Citrix plans 'bare metal' desktop hypervisor

Citrix Systems is working with Intel to develop a "bare metal" hypervisor for client PCs, which proponents say could broaden the use of desktop virtualization by overcoming some of the technology's shortcomings today.


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Citrix plans to deliver the hypervisor in the second half of the year with the first release of a new product code-named Project Independence, which Citrix says will make it easier to create and centrally manage virtual desktop images for PCs used in the workplace.

A bare metal hypervisor should improve on today's desktop virtualization by providing better security, because the hypervisor runs independently of the client OS, and better performance for end users, because it allows applications to run on the local client instead of a remote server, the companies said.

"What this product will do at a high level is address some of the core challenges and core barriers that have kept client virtualization solutions and usage models from being broadly adopted in the past," said Gregory Bryant, a vice president and general manager at Intel, during a conference call for press and analysts on Friday.

The hypervisor is the layer of software that manages interaction between a virtual machine and the underlying hardware. Most products for the client today are "Type 2" hypervisors, which are installed on a PC's host OS. Type 1 hypervisors are installed with the firmware beneath the OS, directly on the computer's "bare metal."

The new hypervisor should help Citrix keep pace with VMware, which announced its own Type 1 hypervisor at the VMworld conference last October. VMware's product is also due in the second half of this year, a spokeswoman said.

Virtualization has been widely adopted on servers but its use on desktops has been limited. Proponents say it can offer big savings for IT departments because it allows them to create and manage desktop images centrally, instead of on each client individually.

But today's products have drawbacks. In one model, used by XenDesktop and VMware View, desktop images are stored in virtual containers on a server and streamed to end users. That model can create performance issues for end users, since data is constantly shuttled back and forth over a network. It also doesn't allow users to work offline.

Another model, used by VMware ACE, installs the desktop image on a Type 2 hypervisor on the client OS. That provides better performance and the ability to work offline, but critics say security is weaker because it is dependent upon the security of the client OS.

"The Type 2 hypervisor provides no security to stop the host from snooping on what the virtual machine is doing. It can arbitrarily corrupt it and steal data from it," said Ian Pratt, founder of the open-source Xen project and a Citrix vice president. (Read a test of Xen-based hypervisors.)

Bare metal hypervisors aim to combine the best of both worlds. They will allow companies to install two separate desktop images side by side on a PC, meaning an employee could have one environment for work use and another for personal use, said Andi Mann, a research director with Enterprise Management Associates.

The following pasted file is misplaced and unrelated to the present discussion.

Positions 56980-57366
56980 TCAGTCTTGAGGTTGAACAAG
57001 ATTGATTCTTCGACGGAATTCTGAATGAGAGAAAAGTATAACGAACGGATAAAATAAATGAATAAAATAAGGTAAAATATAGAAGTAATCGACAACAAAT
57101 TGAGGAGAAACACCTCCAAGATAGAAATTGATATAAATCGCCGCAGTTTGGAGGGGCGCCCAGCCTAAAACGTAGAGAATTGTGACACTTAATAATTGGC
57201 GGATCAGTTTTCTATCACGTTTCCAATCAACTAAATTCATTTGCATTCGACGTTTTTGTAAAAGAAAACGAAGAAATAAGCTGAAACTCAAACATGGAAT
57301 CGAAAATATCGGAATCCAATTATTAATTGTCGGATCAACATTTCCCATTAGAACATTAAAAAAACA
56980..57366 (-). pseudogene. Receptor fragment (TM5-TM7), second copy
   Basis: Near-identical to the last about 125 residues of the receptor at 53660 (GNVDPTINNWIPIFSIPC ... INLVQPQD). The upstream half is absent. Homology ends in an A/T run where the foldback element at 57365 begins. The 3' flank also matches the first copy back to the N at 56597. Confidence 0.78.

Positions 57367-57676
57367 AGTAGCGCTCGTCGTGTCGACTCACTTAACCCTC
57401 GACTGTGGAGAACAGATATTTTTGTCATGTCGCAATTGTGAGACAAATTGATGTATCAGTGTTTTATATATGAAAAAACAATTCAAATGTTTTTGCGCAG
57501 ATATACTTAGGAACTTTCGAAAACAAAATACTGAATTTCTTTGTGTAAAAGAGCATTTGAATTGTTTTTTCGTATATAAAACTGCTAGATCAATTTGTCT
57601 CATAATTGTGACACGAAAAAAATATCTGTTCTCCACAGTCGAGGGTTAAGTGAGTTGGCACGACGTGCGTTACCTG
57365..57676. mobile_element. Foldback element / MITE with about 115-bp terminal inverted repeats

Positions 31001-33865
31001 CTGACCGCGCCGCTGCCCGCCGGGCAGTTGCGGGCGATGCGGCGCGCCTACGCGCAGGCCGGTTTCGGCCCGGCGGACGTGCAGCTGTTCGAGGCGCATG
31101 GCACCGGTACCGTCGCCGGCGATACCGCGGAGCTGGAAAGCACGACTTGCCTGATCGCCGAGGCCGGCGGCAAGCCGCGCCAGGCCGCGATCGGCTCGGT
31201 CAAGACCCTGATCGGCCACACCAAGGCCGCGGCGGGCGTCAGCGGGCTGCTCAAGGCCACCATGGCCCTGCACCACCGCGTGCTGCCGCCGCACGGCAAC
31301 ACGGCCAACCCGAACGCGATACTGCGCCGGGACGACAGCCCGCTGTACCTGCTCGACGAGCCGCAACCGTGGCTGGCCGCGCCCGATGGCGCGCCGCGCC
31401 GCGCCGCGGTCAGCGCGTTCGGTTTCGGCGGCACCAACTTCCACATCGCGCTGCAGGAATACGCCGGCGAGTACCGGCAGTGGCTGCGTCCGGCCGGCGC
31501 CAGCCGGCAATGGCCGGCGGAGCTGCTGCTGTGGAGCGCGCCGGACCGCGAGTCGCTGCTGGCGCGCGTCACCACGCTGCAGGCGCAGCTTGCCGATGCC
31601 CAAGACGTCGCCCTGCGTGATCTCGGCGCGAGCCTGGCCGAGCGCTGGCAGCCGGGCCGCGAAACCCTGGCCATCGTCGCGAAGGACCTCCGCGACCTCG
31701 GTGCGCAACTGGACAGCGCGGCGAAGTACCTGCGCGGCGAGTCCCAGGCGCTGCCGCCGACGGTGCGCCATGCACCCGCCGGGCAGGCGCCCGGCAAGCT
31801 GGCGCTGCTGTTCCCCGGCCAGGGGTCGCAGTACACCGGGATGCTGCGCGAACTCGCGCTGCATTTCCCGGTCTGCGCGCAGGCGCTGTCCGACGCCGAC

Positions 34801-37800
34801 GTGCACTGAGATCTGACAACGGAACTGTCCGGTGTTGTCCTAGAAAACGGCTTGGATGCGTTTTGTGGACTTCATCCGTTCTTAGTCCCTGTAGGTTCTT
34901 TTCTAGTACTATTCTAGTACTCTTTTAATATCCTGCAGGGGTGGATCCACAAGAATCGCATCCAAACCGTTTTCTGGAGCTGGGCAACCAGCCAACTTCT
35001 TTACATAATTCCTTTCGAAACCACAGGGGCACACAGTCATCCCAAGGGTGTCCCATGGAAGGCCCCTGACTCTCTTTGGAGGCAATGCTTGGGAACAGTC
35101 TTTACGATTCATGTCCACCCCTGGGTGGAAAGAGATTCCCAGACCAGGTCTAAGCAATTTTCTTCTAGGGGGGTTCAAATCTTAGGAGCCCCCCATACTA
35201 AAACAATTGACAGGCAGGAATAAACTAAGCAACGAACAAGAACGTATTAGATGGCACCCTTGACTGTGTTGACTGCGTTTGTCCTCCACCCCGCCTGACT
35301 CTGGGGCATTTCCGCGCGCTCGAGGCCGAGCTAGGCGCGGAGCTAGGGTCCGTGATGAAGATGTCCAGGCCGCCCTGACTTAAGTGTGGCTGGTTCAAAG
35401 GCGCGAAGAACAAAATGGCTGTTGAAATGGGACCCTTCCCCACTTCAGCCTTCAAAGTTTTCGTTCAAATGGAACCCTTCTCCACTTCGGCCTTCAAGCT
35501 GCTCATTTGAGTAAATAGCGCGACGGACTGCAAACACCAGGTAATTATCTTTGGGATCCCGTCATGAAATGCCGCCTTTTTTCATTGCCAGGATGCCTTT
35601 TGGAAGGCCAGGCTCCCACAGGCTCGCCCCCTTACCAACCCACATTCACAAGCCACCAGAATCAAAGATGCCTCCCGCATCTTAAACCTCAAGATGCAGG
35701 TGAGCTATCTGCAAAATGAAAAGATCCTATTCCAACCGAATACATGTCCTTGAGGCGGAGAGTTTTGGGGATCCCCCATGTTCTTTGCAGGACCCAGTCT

"It really enables this fundamental and clear separation of the corporate and the personal, and that's very significant," he said. "From a usability point of view it makes my personal desktop environment really my own, and from the corporate standpoint it allows them to lock down their desktop. So it satisfies both parties' desires."

Citrix said its Project Independence product will allow companies to centrally manage one copy of Windows, one copy of each application and one copy of each employee's user data and profile. It will then assemble and deliver those elements as an "on-demand service" to a virtual machine on each user's local machine.

Citrix believes employees will increasingly use the same computer for work and personal use, so having a way to isolate work and personal environments on a PC will be a big benefit, said Calvin Hsu, director of product marketing for Citrix's desktop delivery group.

Used with XenApp and other Citrix products, Project Independence will also be able to automate data back-up and recovery, as changes to the "virtual desktops" on local machines are synchronized with the data center, the company said.

VMware dominates the server virtualization market, but Citrix may have an advantage on the desktop because it has focused much of its efforts on application delivery, Mann said. "My feeling is that Citrix is better poised to manage the virtual client environment," he said.

Claims that a Type 1 hypervisor is inherently more secure because it runs independently of the host OS need to be tested, however, Mann said. A skilled hacker could potentially gain access a Type 1 hypervisor from another part of the machine. "We can't tell until we do some penetration tests how secure it really is," he said.

The work with Intel makes use of the virtualization technology in its vPro business-class chipsets. The hypervisor will be able to run on existing Intel PCs that have that technology, and applications will not need to be rewritten to run on the new software, according to Pratt.

The hypervisor will be based on software developed through the open-source Xen Client Initiative announced last year, and Citrix expects to release an open source version of the hypervisor along with its commercial product. It is not discussing pricing yet for Project Independence.

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